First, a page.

Gardening Jobs in March
March is ‘busy season’. As soon as the sun comes out, and it’s warm (and dry) enough to be outside, every gardener itches to get their hands into the dirt again. But where to start?
Preparing the vegetable beds
Once the ground has thawed and dried off a bit, it’s time to get going with the preparations:
1) It is a good idea to get rid of the weeds early on (especially the perennial or biennial ones). They will be half the trouble later on.
2) If you haven’t done it yet, start tidying up the garden: dead-heading old flower heads and clearing everything that has died off. But, remember that butterfly larvae overwinter on old nettles and such. Nettles support some 40 species of insects and butterflies!
If fresh, you already have young nettles coming up, make the most of this wonderful early wild vegetable. Consider leaving some standing year-round for the wildlife, if you have a spot where they are not in the way.
3) Work in plenty of good, home-grown compost into the vegetable plots and prepare the soil to get a fine crumb. This will make it a lot easier for your seedlings to break through the crust.
What to sow in March?
Your sowing schedule largely depends on your growing zone and whether you have a suitable space to start seedlings indoors. If you live in a mild climate, you can sow some hardier, early varieties out in the open, as early as March. But frost-sensitive plants, like tomatoes, should be started indoors. Lettuce and radishes do well in a cold frame. The shorter your growing season, the earlier you need to start your seeds indoors on the window sill. That way, they will get a head start and prolongs the growing season. By the time there is no more danger of late ground frosts, they will have developed into little plants that are more resilient by the time you plant them out.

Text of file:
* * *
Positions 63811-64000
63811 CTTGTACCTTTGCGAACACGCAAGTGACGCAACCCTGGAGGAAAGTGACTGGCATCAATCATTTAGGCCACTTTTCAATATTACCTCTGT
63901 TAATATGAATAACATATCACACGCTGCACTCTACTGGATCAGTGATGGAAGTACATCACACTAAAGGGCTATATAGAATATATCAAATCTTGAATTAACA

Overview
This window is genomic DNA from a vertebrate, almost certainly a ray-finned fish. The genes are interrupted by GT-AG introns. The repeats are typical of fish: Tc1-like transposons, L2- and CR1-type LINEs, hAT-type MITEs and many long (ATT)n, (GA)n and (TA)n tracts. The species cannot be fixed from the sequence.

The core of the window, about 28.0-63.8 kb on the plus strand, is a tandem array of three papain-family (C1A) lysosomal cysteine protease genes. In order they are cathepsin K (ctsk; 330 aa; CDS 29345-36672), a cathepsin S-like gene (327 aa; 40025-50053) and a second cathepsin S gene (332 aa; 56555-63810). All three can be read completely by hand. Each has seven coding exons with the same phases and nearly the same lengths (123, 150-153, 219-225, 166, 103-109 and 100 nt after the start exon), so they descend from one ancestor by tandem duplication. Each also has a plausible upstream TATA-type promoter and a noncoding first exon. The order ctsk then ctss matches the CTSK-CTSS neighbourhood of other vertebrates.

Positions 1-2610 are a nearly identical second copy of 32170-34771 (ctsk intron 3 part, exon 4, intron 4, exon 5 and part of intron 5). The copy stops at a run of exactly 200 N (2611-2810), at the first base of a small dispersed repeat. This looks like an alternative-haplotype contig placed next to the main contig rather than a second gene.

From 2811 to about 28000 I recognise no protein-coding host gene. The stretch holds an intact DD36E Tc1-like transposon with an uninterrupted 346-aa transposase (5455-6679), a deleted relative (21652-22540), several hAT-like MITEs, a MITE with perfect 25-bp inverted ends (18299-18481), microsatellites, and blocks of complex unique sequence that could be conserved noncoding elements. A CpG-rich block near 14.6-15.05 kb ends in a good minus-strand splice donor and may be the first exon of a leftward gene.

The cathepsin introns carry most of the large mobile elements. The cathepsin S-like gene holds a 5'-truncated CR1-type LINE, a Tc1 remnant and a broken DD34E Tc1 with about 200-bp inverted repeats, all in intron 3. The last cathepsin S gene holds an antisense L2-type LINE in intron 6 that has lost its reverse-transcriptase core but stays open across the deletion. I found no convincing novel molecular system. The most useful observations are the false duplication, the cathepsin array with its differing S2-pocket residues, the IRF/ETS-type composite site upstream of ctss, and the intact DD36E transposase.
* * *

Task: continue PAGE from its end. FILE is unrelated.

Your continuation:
Indoors or under glass
You can sow fennel, broccoli, kohlrabi, cabbage (early varieties), Savoy cabbage, Malabar spinach (late March), New Zealand spinach, carrots, autumn leeks, and celery either in the cold frame or indoors. Warmth-loving plants, like tomatoes, zucchini, aubergines and chillies, fennel, and bell pepper do best when started indoors in an environment of about 20°C.
On sunny days, don’t forget to open the cold frame to give your seedlings some air – otherwise, they will get baked under the glass.
Most importantly, make sure your seedlings never dry, after sowing them. Water is life – they cannot grow without it.
Onion sets can be planted out in March. Beetroots, Swiss chard, lettuce, (also Asian lettuce, peas, rocket, radishes, and nasturtiums are all hardy enough to be sown directly into your well-prepared veggie plots.
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